I was interested to read this article on anti-bullying programmes at MercatorNet. I don't know enough about the background and the research to come to an informed view, but the thesis resonated with me. As did Izzy Kalman's interesting analysis… done some years ago, about why anti-bullying programmes might not have the desired results.
To take the second point first, Kalman suggests that actions have consequences; and frequently they have unintended consequences, which undermine the outcomes intended by those taking the actions. This is classic open systems stuff, about which I have blogged more than once (follow the label).
But the Mercator.net article caught my attention because of the phenomenon of research demonstrating that something isn't working - and the researchers concluding that we should therefore do more of it, to get the intended result.
That isn't necessarily an incorrect conclusion, but it is certainly open to question. Consider a drug such as aspirin: if one tablet doesn't stop a headache, a second tablet may be advisable; but not another twenty. We really need to understand a little more about why it is not working to discover whether an increased dosage is the right solution.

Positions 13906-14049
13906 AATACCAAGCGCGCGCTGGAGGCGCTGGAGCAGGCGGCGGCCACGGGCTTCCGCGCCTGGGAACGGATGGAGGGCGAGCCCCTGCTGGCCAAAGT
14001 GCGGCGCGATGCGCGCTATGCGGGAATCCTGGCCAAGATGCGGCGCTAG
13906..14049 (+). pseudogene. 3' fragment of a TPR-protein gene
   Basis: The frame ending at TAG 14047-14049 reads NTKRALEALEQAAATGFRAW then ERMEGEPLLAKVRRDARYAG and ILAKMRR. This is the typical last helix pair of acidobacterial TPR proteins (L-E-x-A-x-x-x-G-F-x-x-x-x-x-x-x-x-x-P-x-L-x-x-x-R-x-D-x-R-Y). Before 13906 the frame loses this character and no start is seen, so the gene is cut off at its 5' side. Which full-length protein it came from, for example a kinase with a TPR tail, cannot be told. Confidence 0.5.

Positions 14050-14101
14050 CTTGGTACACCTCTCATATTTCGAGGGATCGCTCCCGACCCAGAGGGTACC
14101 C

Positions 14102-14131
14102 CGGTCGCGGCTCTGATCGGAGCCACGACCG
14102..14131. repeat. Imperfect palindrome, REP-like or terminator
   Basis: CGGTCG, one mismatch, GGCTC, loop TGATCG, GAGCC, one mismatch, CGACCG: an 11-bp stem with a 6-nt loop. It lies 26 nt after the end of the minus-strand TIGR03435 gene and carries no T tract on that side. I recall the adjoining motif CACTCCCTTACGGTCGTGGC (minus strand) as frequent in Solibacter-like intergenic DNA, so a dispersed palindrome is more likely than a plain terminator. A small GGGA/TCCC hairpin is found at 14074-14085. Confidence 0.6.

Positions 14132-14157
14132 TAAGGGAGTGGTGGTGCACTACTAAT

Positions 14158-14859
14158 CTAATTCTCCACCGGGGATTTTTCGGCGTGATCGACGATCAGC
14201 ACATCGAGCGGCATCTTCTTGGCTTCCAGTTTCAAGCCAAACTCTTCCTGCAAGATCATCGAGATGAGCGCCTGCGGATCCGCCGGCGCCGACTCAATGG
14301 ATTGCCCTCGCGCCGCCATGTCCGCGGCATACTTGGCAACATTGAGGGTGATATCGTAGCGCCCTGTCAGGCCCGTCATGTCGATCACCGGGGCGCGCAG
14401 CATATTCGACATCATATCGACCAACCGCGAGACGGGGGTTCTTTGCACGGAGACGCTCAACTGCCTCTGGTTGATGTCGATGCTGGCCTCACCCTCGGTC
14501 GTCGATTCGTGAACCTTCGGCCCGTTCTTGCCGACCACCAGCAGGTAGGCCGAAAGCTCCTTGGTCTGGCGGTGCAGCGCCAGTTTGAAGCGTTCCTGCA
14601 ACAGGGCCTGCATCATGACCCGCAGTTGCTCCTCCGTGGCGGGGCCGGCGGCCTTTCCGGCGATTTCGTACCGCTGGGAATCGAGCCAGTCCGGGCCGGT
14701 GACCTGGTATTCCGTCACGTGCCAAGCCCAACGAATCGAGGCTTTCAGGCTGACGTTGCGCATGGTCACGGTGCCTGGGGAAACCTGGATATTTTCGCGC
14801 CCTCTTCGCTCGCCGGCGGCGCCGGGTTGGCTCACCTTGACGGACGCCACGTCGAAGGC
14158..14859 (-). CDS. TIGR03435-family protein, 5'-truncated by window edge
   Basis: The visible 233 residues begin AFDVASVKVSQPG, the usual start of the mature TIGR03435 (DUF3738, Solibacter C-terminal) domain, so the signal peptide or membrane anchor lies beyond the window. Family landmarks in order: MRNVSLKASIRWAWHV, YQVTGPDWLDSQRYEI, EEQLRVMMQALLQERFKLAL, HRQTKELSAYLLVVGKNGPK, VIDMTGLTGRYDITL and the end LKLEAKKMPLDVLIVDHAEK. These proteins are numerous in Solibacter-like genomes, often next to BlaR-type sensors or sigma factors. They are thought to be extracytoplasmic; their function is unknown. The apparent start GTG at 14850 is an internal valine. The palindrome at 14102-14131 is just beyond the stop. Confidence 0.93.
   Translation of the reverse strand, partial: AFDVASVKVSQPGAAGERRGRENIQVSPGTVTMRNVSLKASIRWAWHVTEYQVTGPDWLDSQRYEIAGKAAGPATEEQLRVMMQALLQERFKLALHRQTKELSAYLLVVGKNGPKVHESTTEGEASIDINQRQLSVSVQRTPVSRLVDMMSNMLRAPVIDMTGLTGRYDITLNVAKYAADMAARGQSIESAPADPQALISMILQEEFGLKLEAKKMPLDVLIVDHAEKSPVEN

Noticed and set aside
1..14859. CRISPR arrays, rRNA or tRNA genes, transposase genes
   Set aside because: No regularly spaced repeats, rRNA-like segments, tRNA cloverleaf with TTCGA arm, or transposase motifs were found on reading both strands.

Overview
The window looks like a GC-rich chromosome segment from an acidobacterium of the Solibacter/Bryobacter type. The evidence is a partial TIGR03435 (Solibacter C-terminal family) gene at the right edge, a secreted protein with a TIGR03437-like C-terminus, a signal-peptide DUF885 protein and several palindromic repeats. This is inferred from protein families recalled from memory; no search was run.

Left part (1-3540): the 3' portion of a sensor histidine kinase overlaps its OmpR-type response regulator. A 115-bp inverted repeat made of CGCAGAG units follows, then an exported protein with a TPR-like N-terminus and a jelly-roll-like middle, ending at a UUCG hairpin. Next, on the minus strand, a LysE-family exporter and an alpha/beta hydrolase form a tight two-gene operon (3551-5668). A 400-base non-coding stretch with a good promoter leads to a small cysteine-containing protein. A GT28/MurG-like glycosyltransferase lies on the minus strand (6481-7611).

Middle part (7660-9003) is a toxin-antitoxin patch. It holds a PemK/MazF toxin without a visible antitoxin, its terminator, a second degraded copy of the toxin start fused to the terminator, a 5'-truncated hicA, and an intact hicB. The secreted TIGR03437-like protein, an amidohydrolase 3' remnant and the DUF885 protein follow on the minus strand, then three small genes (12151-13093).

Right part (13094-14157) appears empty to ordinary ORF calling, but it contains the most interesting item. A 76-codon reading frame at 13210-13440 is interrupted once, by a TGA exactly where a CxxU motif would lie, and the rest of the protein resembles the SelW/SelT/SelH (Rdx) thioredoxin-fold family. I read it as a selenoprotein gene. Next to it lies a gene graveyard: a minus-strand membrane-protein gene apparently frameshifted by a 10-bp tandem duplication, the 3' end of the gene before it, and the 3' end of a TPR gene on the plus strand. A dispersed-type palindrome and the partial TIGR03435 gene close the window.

But this finding and conclusion is of course identical with those relating to sex education for children. And I suspect there is something else going on here.
I am not, for a moment, impugning the academic integrity of the researchers; but I do think that Lewis' observation, which I have quoted before, comes into play:
It is therefore useless to appeal to experience before we have settled, as well as we can, the philosophical question.
So it seems to me that the researchers, understandably enough, start with a philosophical assumption in favour of education.
However, when interrogated, that assumption reveals its flaws. For the assumption at root is that bad behaviour (in this case bullying; in the other, sexual irresponsibility) is caused by ignorance.
However, we know that ignorance is only one of the causes of sin. Therefore to seek to address all sinful behaviour by education alone is a flawed strategy.
I would go further, and say that in some arenas (certainly sexuality, and quite possibly bullying) education - in the form that is meant here, at any rate, is more likely to exacerbate the problem than to solve it.
What is really needed on the supernatural level is grace; and on the natural level, character, which is formed by the practice of the virtues. Of course education has a role there too, but in a rather different sense.
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